Like a child you whisper softly to me
You’re in control just like a child
Now I’m dancing
It’s like a dream, no end and no beginning
You’re here with me it’s like a dream
Let the choir sing…

For me, I was on the brink of such turmoil, about to be tossed into the raging river of adolescent angst, teenage rebellion, and the messy and difficult struggle of coming to terms with my sexuality. It was a maelstrom of emotions, a mass of moving moods which all of Madonna’s burgeoning messages would come to mollify. She was searching, I was searching, we were all searching for something – meaning, magic, love… and it came to fruition in a pop song ~ a magnificent, majestic, moving song that melded electric guitar and a Gospel choir and the voice of the woman who once sang ‘Like A Virgin.’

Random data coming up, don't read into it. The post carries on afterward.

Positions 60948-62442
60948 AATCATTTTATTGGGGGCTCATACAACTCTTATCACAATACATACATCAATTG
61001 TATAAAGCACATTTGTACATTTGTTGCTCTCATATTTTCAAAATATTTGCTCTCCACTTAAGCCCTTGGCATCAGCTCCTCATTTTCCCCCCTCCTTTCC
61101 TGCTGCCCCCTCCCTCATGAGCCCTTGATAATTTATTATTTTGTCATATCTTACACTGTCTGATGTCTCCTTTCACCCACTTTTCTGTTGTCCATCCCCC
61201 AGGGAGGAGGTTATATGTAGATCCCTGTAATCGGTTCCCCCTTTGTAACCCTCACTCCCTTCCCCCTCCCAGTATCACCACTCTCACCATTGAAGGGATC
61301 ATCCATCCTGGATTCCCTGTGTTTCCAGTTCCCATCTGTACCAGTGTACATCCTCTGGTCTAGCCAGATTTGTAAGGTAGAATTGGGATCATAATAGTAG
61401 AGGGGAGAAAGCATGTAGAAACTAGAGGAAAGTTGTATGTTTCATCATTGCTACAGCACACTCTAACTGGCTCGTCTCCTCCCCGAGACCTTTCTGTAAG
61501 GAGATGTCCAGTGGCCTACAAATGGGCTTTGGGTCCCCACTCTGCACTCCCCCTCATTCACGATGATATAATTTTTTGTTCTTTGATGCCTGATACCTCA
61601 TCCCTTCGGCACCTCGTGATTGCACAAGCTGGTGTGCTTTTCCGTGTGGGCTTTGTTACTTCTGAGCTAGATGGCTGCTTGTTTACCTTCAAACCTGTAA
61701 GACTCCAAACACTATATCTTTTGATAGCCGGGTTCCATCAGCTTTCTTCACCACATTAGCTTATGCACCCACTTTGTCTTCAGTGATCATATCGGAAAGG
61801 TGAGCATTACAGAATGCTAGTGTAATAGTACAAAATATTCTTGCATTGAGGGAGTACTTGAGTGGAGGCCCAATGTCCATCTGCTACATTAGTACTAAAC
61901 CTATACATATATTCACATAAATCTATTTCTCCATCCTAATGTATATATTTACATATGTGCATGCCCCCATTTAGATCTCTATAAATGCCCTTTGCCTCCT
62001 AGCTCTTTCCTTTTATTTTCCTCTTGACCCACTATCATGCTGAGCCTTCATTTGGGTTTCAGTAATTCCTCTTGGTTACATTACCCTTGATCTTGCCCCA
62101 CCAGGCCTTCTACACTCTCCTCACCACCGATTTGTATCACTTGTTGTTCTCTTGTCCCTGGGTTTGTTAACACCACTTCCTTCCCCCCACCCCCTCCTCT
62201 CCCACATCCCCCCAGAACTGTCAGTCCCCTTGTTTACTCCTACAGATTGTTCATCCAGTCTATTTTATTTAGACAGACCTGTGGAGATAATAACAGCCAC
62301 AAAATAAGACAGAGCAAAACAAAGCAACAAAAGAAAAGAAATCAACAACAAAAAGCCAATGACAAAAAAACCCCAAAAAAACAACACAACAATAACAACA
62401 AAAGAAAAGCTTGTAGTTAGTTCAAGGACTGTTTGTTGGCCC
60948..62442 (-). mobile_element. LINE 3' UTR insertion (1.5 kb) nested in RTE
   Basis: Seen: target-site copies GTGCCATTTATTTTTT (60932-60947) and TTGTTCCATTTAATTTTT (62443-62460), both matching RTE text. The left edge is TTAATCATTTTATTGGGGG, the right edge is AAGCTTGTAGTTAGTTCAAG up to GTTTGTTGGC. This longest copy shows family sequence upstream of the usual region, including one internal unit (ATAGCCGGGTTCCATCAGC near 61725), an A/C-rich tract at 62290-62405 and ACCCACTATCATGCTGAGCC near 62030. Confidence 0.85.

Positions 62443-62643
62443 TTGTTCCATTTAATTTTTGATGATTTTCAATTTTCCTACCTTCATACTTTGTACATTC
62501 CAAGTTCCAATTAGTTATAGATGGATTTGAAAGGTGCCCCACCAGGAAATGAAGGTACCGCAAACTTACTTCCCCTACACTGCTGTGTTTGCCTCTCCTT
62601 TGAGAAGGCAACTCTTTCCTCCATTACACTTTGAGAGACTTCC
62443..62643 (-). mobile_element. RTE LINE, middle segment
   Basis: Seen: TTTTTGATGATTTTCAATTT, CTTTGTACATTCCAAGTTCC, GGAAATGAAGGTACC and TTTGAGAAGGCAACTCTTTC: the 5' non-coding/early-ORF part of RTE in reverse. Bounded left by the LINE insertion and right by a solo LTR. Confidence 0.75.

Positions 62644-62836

The fear that first accompanied the album, and that first supposedly-blasphemous performance of ‘Like A Prayer’ during the Blonde Ambition Tour had dissipated into something else, like the curling tendrils of incense that encircled the air, gripped the lungs, and then drifted off like they had never been of consequence.

Every year during Lent, the rituals of the Catholic church haunted me, in a good way. There was comfort in that dim smoke-laden atmosphere, in the hush and quietude of the cavernous church. All the mysteries of the crucifixion and the resurrection, in the alchemy of the Body and Blood of Christ, hung in the air like, well, Jesus himself. And bound like His bloodied head in a crown of thorns, shot through like the nails in His hands, the guilt that once bled from me was rendered into a similar collection of religious cyphers and signs – echoes of what once held such sway. ‘Like A Prayer’ was the musical embodiment of this time of the year, and I cannot think of it without thinking of the church.